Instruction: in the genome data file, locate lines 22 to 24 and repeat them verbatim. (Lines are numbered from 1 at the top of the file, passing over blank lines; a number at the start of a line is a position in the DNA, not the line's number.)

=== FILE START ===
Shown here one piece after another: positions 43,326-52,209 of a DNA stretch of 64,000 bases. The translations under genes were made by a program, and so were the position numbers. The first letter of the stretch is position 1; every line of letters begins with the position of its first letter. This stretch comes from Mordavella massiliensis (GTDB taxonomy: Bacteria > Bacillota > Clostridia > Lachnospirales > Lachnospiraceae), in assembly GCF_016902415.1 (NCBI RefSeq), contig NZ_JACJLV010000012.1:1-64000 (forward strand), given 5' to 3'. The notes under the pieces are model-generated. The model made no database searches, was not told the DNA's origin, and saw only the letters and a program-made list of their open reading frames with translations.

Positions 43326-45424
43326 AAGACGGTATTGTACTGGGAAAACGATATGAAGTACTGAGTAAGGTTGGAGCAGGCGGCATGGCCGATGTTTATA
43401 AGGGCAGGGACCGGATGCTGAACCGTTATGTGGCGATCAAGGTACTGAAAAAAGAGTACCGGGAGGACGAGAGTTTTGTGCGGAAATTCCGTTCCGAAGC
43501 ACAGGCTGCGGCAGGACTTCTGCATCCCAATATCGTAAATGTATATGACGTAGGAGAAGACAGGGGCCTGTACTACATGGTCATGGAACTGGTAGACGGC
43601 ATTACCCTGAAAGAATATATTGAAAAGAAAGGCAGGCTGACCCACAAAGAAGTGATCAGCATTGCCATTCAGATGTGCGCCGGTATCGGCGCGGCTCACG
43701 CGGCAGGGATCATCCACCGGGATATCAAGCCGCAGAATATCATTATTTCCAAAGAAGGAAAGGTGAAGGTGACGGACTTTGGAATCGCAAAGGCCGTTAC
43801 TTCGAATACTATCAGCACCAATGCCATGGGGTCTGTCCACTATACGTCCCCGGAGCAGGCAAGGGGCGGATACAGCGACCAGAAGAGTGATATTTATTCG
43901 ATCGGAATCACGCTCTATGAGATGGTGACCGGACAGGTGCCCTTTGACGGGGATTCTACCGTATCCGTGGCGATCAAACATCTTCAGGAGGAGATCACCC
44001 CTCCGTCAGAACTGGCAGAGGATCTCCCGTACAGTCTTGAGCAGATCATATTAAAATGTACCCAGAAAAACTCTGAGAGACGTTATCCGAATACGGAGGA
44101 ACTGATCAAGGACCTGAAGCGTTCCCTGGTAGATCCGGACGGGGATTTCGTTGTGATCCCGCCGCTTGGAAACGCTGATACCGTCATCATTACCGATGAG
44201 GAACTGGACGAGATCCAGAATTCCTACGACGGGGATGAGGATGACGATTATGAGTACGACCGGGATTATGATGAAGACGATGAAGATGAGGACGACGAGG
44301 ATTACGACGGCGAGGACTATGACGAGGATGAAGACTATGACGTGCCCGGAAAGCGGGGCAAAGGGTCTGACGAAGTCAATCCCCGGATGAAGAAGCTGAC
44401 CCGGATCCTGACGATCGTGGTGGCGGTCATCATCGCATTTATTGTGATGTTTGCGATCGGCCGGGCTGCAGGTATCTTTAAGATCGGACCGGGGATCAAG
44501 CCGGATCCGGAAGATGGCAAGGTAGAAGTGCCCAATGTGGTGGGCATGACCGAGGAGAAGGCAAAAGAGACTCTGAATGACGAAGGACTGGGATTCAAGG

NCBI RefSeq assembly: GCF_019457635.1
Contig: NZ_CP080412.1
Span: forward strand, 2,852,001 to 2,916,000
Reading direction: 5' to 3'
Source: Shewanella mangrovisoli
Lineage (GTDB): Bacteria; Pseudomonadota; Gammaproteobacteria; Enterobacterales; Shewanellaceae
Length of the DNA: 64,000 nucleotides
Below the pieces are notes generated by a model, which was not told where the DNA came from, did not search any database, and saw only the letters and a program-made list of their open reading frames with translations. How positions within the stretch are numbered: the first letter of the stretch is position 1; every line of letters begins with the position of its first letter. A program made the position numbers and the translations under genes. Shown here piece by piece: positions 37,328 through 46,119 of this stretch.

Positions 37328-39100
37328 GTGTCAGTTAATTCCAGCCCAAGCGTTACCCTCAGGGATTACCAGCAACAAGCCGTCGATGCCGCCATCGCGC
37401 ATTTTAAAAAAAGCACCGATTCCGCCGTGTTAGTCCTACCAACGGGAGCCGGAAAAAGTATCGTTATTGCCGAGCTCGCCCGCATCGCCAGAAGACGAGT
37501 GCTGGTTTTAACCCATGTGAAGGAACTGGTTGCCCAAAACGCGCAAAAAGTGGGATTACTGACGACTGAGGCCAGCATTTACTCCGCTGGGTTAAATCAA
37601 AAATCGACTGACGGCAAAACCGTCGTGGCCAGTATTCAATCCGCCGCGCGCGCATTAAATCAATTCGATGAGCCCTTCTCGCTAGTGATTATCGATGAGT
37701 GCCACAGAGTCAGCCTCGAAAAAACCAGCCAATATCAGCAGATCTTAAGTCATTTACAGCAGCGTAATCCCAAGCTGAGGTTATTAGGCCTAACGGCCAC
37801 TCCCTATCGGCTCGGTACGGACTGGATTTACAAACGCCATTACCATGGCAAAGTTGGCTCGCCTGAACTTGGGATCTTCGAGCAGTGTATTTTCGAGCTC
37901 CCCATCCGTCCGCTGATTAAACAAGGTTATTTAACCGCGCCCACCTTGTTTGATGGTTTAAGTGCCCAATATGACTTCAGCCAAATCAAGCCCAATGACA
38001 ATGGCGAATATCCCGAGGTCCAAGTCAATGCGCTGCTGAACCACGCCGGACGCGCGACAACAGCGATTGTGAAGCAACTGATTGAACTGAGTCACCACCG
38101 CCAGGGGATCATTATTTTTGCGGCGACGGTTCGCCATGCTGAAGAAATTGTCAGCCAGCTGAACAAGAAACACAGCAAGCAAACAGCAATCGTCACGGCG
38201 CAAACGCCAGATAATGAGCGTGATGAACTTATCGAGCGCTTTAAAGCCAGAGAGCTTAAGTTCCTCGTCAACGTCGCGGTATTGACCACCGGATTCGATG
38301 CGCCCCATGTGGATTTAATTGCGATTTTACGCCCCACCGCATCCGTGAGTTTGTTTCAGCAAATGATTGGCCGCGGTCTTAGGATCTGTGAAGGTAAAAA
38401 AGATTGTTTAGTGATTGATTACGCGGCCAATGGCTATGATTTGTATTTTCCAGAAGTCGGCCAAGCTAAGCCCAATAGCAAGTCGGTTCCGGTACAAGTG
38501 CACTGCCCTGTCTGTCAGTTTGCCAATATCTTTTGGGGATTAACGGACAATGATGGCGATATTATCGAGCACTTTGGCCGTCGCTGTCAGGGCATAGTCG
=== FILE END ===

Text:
Length of the DNA: 64,000 nucleotides
Below the pieces are notes generated by a model, which was not told where the DNA came from, did not search any database, and saw only the letters and a program-made list of their open reading frames with translations. How positions within the stretch are numbered: the first letter of the stretch is position 1; every line of letters begins with the position of its first letter. A program made the position numbers and the translations under genes. Shown here piece by piece: positions 37,328 through 46,119 of this stretch.

Positions 37328-39100